How companies can best prepare for COP26

Stephanie Bailey, senior partner, managing director of corporate and head of COP26 unit

Tweet from The White House, "We are currently facing four converging crises — COVID-19, the resulting economic crisis, climate change, and racial inequity. This week, President Biden took swift action to combat these challenges."

Tweet from The White House Twitter account
@WhiteHouse at 17.30 on January 23 2021

For a long time, there has been no hope.

But it was clear from day one of the Biden administration that one of the world’s biggest economies was now prepared to re-engage with the climate issue.

As we move towards November 2021 and the 26th UN Conference of the Parties (COP26), we can see the glimmer of something more positive.

Like any crisis, the climate emergency needs action rather than words. It is a time for politicians, policymakers, businesses and multilateral organisations to come together and be selfless as they look to find solutions for the world’s biggest problem.

And the expectation has never been as high.

We have never needed anything as much as this.

The world needs concerted action on the environmental crisis and the UK needs to show that it can lead on global issues.

I believe that this event will succeed in taking forward some of the promises of CO21 and accelerating the Race to Zero.

But it will not be without its challenges.

There will be little tolerance for anything that is seen as self-serving.

Greenwashing will also be quickly exposed. Instead, there is a need for more innovative thinking.

We’re at an inflexion point and COP26 will galvanise a desire for action like we have never seen before.

So how can companies leverage the COP26 summit?

For those that prepare for COP26, there will be many opportunities.

This event should not be something that is feared.

An acknowledgement of the journey that needs to be taken and an honest approach to what needs to be done will be more welcomed than grandiose vacuous corporate speak.

1. Start with your internal audiences
One of the biggest impacts of COVID-19 has been to reinforce the importance of company culture when dealing with its position on any issue and the same is true for the climate emergency.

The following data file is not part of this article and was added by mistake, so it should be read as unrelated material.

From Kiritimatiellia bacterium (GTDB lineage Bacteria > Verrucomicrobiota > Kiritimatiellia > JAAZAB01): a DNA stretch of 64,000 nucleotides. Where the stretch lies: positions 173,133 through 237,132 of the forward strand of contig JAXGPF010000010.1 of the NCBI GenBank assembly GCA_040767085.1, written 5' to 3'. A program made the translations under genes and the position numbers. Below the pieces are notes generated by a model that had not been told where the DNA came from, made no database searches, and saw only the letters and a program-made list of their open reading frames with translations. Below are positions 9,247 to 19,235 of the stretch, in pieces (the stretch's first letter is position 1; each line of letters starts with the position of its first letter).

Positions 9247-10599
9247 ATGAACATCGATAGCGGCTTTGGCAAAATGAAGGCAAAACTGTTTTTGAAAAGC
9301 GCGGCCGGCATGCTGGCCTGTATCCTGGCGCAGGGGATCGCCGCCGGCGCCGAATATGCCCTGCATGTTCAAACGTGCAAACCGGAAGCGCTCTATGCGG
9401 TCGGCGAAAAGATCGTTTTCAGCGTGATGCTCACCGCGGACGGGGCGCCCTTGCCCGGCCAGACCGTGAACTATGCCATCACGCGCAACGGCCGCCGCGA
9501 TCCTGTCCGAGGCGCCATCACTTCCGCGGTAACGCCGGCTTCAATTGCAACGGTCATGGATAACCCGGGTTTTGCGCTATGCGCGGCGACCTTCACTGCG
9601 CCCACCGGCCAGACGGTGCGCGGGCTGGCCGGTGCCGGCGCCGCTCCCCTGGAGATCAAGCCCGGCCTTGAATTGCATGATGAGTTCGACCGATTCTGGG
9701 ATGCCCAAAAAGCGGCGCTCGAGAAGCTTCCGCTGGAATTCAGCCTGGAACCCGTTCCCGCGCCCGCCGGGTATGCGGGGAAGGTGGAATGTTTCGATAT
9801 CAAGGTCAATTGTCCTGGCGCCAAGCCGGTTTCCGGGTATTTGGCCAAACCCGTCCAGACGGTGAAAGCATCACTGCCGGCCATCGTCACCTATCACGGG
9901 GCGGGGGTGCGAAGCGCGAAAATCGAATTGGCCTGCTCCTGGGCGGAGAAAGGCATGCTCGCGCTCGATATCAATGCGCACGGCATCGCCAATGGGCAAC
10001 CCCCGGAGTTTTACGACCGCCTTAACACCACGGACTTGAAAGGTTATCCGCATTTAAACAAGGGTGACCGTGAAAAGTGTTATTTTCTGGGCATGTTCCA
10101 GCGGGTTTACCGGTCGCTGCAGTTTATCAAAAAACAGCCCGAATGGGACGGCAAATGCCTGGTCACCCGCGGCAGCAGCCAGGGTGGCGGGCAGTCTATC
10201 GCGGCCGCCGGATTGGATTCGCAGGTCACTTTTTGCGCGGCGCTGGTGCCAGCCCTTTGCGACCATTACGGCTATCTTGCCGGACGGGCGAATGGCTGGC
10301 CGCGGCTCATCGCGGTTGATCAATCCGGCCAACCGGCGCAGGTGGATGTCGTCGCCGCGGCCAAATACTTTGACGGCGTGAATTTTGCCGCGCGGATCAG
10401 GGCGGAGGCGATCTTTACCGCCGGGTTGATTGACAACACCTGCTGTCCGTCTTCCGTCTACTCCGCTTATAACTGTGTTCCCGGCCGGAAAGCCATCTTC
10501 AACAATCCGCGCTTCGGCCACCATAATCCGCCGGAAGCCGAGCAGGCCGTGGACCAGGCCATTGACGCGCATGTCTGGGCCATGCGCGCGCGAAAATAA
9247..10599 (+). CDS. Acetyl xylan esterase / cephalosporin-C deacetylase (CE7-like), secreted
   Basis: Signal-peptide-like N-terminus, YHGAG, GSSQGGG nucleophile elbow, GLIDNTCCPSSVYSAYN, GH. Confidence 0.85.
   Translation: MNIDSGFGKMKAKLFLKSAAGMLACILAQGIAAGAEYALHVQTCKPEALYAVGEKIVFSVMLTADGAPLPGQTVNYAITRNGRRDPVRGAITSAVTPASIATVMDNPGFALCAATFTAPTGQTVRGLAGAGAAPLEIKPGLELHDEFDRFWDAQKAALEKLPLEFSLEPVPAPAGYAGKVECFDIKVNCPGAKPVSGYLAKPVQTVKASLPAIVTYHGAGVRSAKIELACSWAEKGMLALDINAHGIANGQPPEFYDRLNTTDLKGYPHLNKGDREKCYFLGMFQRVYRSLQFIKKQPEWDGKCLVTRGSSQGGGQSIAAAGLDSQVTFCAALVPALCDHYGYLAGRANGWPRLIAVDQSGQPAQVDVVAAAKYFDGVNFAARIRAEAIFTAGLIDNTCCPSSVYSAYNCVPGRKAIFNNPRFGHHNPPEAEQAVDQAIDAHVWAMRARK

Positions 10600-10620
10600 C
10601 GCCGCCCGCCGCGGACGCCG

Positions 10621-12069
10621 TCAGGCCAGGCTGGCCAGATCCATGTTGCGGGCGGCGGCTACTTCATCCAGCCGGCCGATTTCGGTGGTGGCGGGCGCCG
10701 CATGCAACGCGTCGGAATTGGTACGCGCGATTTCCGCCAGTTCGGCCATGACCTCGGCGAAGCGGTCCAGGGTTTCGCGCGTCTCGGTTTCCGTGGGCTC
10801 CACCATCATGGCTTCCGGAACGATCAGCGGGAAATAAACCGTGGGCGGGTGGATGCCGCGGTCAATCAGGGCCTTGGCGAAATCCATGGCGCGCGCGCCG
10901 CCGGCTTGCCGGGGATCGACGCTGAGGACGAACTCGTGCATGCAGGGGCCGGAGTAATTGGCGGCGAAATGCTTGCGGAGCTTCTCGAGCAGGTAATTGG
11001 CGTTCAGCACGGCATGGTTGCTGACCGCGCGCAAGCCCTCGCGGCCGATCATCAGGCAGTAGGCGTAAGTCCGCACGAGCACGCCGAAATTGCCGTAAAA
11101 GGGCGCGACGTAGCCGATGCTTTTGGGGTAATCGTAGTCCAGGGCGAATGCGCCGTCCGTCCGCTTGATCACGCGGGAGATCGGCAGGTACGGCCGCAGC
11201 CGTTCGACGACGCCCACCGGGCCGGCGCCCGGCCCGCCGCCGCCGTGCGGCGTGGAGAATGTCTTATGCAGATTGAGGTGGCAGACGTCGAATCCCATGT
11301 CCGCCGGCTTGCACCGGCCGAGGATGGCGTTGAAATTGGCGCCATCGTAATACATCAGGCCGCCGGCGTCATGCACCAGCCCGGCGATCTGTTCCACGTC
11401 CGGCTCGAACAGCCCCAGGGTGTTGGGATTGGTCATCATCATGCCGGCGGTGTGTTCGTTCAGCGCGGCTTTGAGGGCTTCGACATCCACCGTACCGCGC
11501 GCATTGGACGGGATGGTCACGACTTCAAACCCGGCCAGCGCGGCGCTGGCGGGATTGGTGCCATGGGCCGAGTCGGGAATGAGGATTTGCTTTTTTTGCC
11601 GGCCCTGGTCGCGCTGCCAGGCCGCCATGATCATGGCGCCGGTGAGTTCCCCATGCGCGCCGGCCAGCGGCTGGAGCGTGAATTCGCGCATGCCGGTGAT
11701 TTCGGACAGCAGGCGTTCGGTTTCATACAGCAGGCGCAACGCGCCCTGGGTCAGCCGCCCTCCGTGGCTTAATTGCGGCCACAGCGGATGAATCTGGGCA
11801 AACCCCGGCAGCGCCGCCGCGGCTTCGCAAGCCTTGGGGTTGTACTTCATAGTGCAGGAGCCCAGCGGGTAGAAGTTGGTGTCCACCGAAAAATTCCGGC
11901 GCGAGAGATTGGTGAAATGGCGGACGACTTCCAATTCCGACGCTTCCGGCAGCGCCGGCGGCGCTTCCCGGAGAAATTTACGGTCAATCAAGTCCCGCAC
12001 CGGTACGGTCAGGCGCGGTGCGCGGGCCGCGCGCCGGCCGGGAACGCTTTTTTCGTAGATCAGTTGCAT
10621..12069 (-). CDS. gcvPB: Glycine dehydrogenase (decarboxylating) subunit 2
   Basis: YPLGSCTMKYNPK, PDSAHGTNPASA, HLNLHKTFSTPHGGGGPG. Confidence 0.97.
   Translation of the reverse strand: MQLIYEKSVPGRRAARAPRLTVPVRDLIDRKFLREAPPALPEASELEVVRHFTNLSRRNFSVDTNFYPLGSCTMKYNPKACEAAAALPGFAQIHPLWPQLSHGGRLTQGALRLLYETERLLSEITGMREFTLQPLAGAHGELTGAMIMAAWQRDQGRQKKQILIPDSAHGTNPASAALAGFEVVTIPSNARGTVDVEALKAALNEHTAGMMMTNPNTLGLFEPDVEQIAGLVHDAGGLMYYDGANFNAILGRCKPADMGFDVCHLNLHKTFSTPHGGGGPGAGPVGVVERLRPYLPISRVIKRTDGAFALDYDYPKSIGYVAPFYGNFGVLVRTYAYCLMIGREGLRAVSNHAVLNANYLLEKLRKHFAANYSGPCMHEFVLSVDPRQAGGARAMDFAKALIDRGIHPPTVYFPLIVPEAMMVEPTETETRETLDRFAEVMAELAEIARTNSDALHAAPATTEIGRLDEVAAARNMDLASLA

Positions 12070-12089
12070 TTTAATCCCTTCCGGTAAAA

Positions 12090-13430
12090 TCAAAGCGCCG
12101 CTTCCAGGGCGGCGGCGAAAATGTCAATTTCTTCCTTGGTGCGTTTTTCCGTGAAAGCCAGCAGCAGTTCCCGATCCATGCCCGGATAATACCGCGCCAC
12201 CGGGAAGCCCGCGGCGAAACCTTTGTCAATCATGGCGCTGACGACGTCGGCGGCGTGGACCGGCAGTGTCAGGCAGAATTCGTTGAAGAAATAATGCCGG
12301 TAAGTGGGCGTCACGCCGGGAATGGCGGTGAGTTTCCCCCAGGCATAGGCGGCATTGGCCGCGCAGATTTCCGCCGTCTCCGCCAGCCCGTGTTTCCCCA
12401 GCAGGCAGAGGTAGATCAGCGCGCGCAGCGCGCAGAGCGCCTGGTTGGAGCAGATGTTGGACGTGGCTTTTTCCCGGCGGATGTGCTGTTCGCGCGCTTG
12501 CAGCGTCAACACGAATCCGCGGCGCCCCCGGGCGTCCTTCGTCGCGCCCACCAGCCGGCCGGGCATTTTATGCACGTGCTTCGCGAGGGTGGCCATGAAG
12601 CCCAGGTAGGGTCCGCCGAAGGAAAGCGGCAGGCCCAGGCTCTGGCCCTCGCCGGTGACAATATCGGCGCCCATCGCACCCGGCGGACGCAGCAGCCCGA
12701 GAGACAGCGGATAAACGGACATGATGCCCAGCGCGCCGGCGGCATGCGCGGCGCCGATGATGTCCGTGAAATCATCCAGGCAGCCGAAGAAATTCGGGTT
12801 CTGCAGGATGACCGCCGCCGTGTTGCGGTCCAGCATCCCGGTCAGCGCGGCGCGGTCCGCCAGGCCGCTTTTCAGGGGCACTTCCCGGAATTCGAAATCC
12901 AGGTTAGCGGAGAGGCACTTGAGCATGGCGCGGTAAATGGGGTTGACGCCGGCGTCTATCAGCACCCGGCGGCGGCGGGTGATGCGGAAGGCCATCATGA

Big bold statements only ring true if you have your own house in order so the first thing to do is to ensure that you have addressed internal environmental strategy before you look at communicating externally.

Most employees expect their company to have a position on the environment so creating environment ambassadors and bringing them along on the journey will enable you to tell a more credible message.

2. Communicate early
Starting now is crucial to create the maximum impact and build a credible story with your audiences.

Building a plan that looks at the narrative you aim to tell at COP26, Glasgow and then working backwards gives you the time to get the right parts in place.

There are clear themes to the event so the first part will be understanding what aspects the company can credibly talk to whether it be the transition to clean energy, clean transport, nature-based solutions, adaptation and resilience or finance.

3. Empower your leaders to take a stand
According to recent research by TRUE Global Intelligence, FleishmanHillard’s in-house research practice, 59% of those surveyed expect companies to take a stand on climate and environmental issues, up from 39% on the previous year.

The focus on COP26 this year means that companies should prepare their leaders to answer questions on their own role both internally and externally.

Just as we have seen companies having to respond to issues of diversity, equality and inclusion, they will need to also have a position on the environment, particularly if the leadership or the brand have a prominent external profile.

4. Create the right alliances
Whilst the last few years have reinforced polarisation, there will now be a greater focus on collaborative action and the reality is that no company can or should have to do everything alone.

Credibility will be gained by the right conversations and industry alliances with those that can help your company on its Race to Zero.

There will be those that can make significant wholescale changes, but even if that is not where your business currently is you can still take small steps which collectively can be part of a bigger change.

5. Deal in facts and progress, not lofty targets
Whilst the Paris Agreement gave the world a road map to change, for many the targets were too distant to make the difference we desperately now need.

Those that want to make an impact will be the ones that appreciate and act on the need for more immediate change with tangible, transparent targets that can be tracked and updated.

So for me, COP26 does not start and end in November.

Those that will most benefit from the opportunities that are created are those that prepare for this now and look at ways they can build their story to be part of an event that is set to be game-changing.

Speak to us about getting ready for COP26. Email: [email protected]

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